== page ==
COMP 2742 -- Logic for Computer Science, Winter 2014

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Course information

Lectures: 12:00-12:50 Monday, Wednesday and Friday in EN-1052
Antonina Kolokolova , email: [Your browser cannot view this email address] , office ER-6033.
Instructor office hours: Monday 2:30-2:30pm and Tuesday 12-1pm, or by appointment.
Textbook: There will be no textbook for this course; the course notes will be posted online.
Reference books:

Marking scheme ( tentative! ): 4 assignments of 10% each, a midterm test 20% and a final exam 40%. Note that the last assignment will be due during the last week of the semester (to provide adequate preparation for the final exam).

Tentative course description
Logic has been called the "calculus of computer science": just as sciences such as physics that deal with continuous realm rely on calculus techniques, we rely on logic. Indeed, so many areas of our field are based on logic: from designing circuits to determining complexity of problems; from verifying correctness of algorithms and devising database queries to automated reasoning in artificial intelligence.

This course is intended to be an introduction to mathematical logic with emphasis on Computer Science applications and methodologies. We will cover propositional and predicate logic with applications to Boolean circuits and database querying, respectively; that will also cover Resolution proof technique, which is the basis of most modern-day automated problem solvers. Then we will discuss basic proof techniques such as mathematical induction, again with computer science applications including proving algorithm correctness. Throughout the course, we will also discuss impossibility results, in particular Goedel's incompleteness theorem.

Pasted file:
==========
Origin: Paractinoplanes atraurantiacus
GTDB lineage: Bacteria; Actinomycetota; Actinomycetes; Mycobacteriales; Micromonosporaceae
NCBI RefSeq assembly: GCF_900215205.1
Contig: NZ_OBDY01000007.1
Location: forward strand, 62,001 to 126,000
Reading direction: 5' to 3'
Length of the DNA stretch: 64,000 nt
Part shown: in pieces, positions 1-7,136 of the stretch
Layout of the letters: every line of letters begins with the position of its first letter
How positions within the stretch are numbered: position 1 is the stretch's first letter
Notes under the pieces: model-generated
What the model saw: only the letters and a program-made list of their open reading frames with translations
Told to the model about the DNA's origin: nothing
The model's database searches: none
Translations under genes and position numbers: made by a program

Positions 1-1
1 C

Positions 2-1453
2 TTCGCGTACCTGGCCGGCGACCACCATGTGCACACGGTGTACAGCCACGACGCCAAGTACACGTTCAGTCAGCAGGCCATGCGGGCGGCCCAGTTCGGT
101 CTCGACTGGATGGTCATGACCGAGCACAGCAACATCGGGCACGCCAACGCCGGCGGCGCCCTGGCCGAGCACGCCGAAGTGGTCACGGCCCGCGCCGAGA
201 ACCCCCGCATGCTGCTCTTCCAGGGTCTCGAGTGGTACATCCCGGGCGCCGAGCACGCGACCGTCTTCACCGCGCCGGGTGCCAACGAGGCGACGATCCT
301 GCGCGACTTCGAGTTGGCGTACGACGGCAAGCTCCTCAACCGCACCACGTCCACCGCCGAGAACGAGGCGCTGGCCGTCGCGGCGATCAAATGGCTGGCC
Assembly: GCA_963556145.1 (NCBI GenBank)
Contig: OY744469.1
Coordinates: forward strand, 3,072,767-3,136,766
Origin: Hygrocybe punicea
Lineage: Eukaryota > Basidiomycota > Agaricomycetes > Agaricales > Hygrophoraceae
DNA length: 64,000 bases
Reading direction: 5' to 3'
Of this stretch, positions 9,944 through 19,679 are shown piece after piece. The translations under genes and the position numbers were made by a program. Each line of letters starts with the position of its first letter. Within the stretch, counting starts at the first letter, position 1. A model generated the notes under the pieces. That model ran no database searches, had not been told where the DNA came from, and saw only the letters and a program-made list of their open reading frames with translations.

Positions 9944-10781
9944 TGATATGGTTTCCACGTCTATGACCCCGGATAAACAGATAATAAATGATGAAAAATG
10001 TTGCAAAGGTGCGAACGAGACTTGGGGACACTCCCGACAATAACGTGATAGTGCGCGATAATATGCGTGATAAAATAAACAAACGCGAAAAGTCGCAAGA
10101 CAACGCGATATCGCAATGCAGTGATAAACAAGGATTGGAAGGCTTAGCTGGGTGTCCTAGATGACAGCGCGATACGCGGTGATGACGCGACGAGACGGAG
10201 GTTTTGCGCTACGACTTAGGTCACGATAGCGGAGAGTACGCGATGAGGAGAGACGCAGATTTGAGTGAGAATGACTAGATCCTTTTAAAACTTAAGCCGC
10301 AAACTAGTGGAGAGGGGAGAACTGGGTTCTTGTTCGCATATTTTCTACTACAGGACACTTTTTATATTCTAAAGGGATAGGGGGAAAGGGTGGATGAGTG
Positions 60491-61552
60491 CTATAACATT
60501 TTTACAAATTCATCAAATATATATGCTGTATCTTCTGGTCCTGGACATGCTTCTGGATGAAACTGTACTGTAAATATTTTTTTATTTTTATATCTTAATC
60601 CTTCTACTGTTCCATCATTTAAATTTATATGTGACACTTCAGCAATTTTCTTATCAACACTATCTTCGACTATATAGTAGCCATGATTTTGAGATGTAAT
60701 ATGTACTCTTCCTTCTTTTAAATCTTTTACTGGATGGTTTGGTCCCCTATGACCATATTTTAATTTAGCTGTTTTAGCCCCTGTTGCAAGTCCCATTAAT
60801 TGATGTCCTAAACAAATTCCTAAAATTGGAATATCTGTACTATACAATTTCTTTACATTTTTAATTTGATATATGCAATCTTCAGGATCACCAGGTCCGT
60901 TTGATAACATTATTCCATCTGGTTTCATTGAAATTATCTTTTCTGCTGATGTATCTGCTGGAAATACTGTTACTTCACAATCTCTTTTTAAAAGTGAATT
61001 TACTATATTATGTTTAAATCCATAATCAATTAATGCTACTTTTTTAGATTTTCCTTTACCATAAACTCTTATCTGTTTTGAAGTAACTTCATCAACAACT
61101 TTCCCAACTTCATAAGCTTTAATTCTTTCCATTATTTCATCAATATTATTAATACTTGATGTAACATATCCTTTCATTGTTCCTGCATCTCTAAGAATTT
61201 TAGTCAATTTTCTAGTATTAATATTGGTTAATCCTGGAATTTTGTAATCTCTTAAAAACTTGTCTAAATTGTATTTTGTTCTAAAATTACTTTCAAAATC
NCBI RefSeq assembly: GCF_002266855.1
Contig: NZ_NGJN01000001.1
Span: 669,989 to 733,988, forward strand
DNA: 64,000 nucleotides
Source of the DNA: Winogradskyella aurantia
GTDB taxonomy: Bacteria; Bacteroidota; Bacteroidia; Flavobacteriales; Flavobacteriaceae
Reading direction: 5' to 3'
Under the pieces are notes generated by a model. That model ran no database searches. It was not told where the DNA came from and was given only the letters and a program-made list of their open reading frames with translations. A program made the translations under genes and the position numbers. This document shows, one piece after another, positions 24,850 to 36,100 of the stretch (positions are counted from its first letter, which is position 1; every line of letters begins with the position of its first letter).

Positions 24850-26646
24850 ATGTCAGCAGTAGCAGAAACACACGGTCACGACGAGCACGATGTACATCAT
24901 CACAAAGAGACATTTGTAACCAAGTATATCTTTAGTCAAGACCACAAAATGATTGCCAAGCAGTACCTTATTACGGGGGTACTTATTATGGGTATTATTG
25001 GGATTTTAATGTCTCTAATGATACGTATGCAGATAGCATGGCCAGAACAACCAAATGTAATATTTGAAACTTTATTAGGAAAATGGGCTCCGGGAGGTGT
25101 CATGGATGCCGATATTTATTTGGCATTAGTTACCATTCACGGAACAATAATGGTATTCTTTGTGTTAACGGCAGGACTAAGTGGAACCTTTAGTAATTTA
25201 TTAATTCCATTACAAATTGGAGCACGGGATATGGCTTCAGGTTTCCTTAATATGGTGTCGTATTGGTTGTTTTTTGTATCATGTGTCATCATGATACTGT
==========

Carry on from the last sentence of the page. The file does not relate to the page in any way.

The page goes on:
Assignment 1. Assignment 2. Assignment 3. Assignment 4.

You are encouraged to use LaTeX for typesetting your assignments. A good (though a bit outdated) introduction to LaTeX is "Essential LaTeX" .

Policy on collaboration: The work you submit must be your own. You may discuss problems from assignments with each other; however, you should prepare written solutions alone. Plagiarism is a serious academic offense and will be dealt with accordingly.


Lecture notes

I will be posting lecture notes as we go; you are welcome to check the lecture notes from the previous run of this course. At your suggestion, here is a study guide from CS2742 Winter 2013 . Please consult it for notation that you might not know. This covers all the material from the last Winter's offering of COMP 2742; it is likely that we will cover different material in a different order, etc. In any case, please do not expect that you have to know this before taking this class.